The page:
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I am trying to generate a release build with no pdb files generated. I have seen numerous posts that suggest right-clicking on the project, selecting Properties, going to the Build tab and then to the Advanced... butoon and changing Debug Info to none. This works and all, but I need to do this for a build of ~50 solutions which contain ~25 projects each! Other posts mention editing the appropriate .csproj file, but again, with so many projects, this would take a long time. Is there any way to achieve this via the TFSBuild.proj file?

I have tried adding the following to the TFSBuild.proj file, with no luck.

<PropertyGroup>
  <Configuration>Release</Configuration>
  <Platform>AnyCPU</Platform>
</PropertyGroup>

<PropertyGroup>
  <DebugSymbols>false</DebugSymbols>
  <DebugType>none</DebugType>
  <Optimize>true</Optimize>
</PropertyGroup>

The following line prints out Release|AnyCPU, none, and false, but I still see .pdb file in the $(OutputDir) folder.

<Message Text="$Configuration|Platform): $(Configuration)|$(Platform)" />
<Message Text="DebugType is: $(DebugType)"/>
<Message Text="DebugSymbols is: $(DebugSymbols)"/>

Thanks in advance, Urvi

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Why do you not want to generate the PDBs? Just curios. –  Aaron Carlson Jan 11 '10 at 2:22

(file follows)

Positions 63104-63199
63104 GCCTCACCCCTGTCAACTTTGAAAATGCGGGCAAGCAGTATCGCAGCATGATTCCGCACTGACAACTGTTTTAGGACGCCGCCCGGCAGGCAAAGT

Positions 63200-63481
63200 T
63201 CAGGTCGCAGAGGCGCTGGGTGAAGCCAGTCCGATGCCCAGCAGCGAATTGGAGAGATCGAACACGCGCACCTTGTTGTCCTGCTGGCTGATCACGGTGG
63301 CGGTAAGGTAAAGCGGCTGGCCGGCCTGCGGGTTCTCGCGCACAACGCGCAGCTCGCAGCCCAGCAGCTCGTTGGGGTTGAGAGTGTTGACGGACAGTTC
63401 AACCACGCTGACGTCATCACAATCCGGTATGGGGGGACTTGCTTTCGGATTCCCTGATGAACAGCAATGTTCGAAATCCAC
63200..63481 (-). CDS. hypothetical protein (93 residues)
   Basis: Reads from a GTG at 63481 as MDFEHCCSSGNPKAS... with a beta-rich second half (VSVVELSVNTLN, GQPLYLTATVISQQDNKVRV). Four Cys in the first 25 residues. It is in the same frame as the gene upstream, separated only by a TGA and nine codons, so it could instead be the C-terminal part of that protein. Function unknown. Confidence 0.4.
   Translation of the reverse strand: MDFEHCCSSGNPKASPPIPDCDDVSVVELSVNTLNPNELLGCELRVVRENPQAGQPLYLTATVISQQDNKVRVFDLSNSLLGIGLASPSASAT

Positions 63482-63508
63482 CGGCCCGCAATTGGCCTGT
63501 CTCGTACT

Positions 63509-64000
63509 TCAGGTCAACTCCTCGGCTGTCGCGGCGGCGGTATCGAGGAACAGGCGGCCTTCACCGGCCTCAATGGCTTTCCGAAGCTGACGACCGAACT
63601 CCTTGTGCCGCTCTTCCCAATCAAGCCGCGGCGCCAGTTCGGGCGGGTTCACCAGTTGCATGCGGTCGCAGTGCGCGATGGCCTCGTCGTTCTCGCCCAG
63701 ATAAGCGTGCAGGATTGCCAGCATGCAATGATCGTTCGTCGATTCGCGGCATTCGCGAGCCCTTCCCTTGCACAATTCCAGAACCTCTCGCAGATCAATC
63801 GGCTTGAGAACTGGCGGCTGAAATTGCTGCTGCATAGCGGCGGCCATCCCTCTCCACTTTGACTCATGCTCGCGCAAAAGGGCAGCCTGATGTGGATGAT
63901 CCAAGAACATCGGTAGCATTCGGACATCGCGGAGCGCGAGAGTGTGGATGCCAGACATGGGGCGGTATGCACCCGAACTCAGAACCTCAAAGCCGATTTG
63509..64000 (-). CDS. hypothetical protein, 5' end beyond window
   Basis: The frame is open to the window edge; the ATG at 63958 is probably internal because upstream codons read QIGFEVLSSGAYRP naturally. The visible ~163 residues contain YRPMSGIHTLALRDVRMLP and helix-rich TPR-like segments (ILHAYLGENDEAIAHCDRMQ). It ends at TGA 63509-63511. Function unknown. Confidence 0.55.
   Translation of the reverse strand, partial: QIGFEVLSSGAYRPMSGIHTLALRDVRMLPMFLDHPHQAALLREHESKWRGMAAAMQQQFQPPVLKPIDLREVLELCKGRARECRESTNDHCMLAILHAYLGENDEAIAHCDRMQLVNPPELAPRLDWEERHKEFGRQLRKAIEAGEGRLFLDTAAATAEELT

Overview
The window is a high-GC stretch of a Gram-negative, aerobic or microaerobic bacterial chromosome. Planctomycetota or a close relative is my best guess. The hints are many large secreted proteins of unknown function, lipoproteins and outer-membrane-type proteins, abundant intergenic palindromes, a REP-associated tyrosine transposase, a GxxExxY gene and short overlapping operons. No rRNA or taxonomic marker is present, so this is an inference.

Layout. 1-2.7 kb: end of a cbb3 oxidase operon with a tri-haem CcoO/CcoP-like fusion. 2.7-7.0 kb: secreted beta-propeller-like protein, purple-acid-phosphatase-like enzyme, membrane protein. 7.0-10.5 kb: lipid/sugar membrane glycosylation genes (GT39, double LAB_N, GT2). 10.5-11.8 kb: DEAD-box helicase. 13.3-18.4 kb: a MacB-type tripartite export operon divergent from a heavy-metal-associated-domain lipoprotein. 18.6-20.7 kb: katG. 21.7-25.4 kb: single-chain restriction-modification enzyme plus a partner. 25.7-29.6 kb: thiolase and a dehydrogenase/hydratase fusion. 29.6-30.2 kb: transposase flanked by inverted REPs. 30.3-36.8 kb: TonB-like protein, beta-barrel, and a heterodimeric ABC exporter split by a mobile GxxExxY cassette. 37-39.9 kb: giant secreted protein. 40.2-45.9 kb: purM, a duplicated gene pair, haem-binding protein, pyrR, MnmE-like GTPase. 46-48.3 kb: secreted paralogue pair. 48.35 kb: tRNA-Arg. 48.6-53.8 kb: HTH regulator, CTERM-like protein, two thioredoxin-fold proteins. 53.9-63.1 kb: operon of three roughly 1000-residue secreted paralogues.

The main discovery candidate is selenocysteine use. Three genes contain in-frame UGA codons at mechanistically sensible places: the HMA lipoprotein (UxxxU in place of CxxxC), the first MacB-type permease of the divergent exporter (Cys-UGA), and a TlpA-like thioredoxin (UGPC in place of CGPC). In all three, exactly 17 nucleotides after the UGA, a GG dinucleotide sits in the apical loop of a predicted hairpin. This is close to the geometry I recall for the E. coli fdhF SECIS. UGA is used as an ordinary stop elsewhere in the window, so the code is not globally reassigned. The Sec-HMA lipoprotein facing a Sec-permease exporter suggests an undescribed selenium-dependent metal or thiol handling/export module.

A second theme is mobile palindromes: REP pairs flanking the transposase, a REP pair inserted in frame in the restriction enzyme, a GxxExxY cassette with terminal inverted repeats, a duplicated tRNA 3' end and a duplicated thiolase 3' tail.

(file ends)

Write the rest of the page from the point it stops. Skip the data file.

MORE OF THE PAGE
1 Answer 1

up vote 0 down vote accepted

I am not entirely sure (don't have team build installed), but it is very likely that when you change such properties in the TFSBuild poject, they do not propagate to your actual project files since the actual solutions/projects are built by launching another MSBuild task, and the responsible target in Microsoft.TeamFoundation.Build.targets does not pass those Properties to the task.

For example, this is the target "CallCompile" in aforementioned file (again, I'm not sure if this is what your build scenario uses but the idea is the same):

<Target Name="CallCompile" DependsOnTargets="$(CoreCompileDependsOn)">
  <!-- Pass in all properties that users might want during the course of the compile targets. -->
  <MSBuild Projects="$(MSBuildProjectFile)"
           Properties="a lot of properties, but not DebugSymbols etc"
           Targets="CoreCompile">
  </MSBuild>
</Target>

So you might get away with adding the properties you want to the targets file, but:

  • that means you have to change that file each time you upgrade
  • it might not be the desired behaviour for all your projects
  • last but not least: if the project files invoked also contain DebugSymbols/..., the property values in your file simply override the ones passed by the MSBuild task, so in the end you still have to change all project files to deal with that

One way to achive what you want, is to write a script in your language of choice that lists all *.csproj files under a certain directory, then modifies each file to replace true with false. Or even faster: do a search on *.csproj in explorer, open all files at once in an editor and perform a Find/Replace on all open files.

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